NHS England London has justified its policy on the basis of competition law in England, arguing that all contracts need to be opened up to private providers. However, BMA legal advice is that even current procurement regulations allow for flexibility and require consideration of several factors before a decision can be made about whether to open up competition and what contract to offer. There is therefore no obligation to solely offer APMS contracts to the exclusion of GMS or PMS. In light of this, I have written a letter of rebuttal to NHS England London.

I fully support GPs receiving fair recognition and financial reward for their hard work, and I also emphatically believe that GMS long-term contracts provide proven best value for money for the taxpayer and comprehensive dependable quality for patients. NHS England's priority should be to provide stability and support for the independent contractor status model and GP partnership.

Ultimately, the root problem that must be addressed is competition legislation in England, brought in under the previous Labour administration and cemented by the Health and Social Care Act. This is why the BMA is rightly calling for a repeal of the act, so we can rid the NHS in England of the wasteful and damaging ideology of enforced competition.

The future is flexible

I fully recognise we are in different times from when I qualified as a GP, with many in the current and future workforce wanting greater flexibility, shorter tenures and diversity of contractual options. The BMA GPs committee very much supports these differing aspirations. Therefore, it is important that the independent contractor model evolves to offer opportunities for all GPs - from those wishing to work as partners, in salaried positions or as freelance locums, to those with portfolio careers incorporating management or clinical specialist roles. Fundamentally, all GPs should be able to work in the rewarding environment of clinician-led, patient-centred care that has underpinned the service most surgeries have been offering their patients for decades.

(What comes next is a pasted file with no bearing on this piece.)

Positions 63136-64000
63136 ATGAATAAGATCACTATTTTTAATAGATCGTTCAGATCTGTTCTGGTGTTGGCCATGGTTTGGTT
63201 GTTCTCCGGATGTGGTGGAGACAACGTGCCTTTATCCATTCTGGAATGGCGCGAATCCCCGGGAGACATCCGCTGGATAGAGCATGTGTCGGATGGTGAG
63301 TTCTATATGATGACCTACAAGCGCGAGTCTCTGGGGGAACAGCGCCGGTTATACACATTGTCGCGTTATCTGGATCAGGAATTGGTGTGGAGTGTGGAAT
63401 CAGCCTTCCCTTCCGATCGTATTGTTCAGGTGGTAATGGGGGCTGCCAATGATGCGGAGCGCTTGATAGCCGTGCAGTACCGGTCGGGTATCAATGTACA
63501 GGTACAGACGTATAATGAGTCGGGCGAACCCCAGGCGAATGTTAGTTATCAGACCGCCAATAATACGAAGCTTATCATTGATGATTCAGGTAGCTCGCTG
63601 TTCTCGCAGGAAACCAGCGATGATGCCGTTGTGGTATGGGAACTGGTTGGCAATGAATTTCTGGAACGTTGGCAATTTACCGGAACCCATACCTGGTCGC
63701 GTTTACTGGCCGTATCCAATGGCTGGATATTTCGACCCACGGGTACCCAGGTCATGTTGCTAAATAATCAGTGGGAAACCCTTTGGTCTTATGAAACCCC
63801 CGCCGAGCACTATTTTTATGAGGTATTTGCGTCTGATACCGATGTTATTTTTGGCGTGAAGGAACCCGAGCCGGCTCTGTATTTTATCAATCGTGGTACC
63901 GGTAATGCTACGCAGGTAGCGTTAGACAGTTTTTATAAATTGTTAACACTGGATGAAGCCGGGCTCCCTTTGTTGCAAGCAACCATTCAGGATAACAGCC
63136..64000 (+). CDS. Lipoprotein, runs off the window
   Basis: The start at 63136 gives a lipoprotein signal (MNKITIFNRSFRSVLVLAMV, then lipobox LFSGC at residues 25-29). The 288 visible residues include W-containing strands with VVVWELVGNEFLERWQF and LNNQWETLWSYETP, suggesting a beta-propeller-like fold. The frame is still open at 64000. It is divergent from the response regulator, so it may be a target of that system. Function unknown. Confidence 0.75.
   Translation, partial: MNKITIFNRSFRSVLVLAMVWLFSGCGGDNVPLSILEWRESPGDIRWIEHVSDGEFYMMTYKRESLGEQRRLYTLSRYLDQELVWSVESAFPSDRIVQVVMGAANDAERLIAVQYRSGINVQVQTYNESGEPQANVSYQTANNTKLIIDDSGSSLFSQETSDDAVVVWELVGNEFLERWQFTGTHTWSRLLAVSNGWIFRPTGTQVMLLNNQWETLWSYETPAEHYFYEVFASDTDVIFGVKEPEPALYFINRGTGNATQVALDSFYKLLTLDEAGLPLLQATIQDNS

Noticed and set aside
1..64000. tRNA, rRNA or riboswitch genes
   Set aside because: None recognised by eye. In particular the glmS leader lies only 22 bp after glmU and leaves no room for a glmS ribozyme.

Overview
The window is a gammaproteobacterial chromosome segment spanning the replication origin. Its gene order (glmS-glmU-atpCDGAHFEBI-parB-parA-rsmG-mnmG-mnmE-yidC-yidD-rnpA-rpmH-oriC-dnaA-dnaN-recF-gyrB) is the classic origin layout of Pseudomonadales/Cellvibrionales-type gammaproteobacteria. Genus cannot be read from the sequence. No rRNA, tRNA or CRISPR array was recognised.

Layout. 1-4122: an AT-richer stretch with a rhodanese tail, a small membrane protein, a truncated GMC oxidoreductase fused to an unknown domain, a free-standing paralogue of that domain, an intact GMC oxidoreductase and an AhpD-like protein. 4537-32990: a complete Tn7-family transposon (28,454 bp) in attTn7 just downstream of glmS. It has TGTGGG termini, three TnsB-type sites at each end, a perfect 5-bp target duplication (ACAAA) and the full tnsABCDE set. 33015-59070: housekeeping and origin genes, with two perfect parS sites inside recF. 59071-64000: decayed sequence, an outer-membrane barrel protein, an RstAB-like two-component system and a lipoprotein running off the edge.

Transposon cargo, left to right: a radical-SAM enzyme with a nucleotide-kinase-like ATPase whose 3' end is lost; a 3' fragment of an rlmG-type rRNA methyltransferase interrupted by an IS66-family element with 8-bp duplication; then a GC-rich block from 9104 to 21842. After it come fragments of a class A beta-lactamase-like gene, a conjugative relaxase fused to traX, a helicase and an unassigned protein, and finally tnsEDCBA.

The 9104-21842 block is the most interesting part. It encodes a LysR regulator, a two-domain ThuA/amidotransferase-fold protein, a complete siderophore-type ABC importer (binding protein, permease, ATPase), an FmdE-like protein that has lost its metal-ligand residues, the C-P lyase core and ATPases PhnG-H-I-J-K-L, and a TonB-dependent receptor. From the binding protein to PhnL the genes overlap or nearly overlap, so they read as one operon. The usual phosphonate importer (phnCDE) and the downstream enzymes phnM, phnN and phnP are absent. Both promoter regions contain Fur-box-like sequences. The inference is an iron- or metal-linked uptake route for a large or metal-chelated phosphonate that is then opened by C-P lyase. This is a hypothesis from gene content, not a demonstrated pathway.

Share your views on the future

The GPC has also started examining GPs' aspirations and concerns for the future. As part of this process, we are holding a free workshop for trainees, newly qualified and sessional GPs. The event, hosted by Leeds local medical committee on 23 September, will cover:

Come and share your views at Weetwood Hall Conference Centre and Hotel, Leeds, from 6.45pm. Food will be provided and travel expenses reimbursed. To attend, email

Finally, if you'd like to share your thoughts on the future of general practice, or any other area of concern, join the debate in our dedicated online community The Practice.

Chaand Nagpaul
Chair, BMA GPs committee

GPC in the media

This fortnight's biggest story was the announcement of new inspection sanctions from the CQC (Care Quality Commission). The BMA's response was widely reported on the BBC and in the Daily Telegraph, Guardian, Yorkshire Post and Daily Mail. I was also interviewed on BBC Radio 4's Today programme, BBC Radio 5Live, Sky News, the ITV lunchtime news and the BBC News Channel.

In addition to this, GPC deputy chair Richard Vautrey was interviewed on ITV's Good Morning Britain and LBC Radio, GPC member Rob Barnett appeared on BBC Radio 5Live, and there were further mentions on every BBC regional radio station, including interviews on BBC Radio London, Merseyside, Tees, West Midlands and Derbyshire.

Dr Vautrey also appeared in a documentary for ITV's Tonight programme, which looked at the pressures facing general practice. Elsewhere, the South London Press reported on another of our GP premises case studies, Dr Vautrey discussed recruitment levels among GPs with BBC Radio London, and I appeared on BBC Radio 4's Inside Health documentary 'Conflicted Medicine: Specialists and GPs'.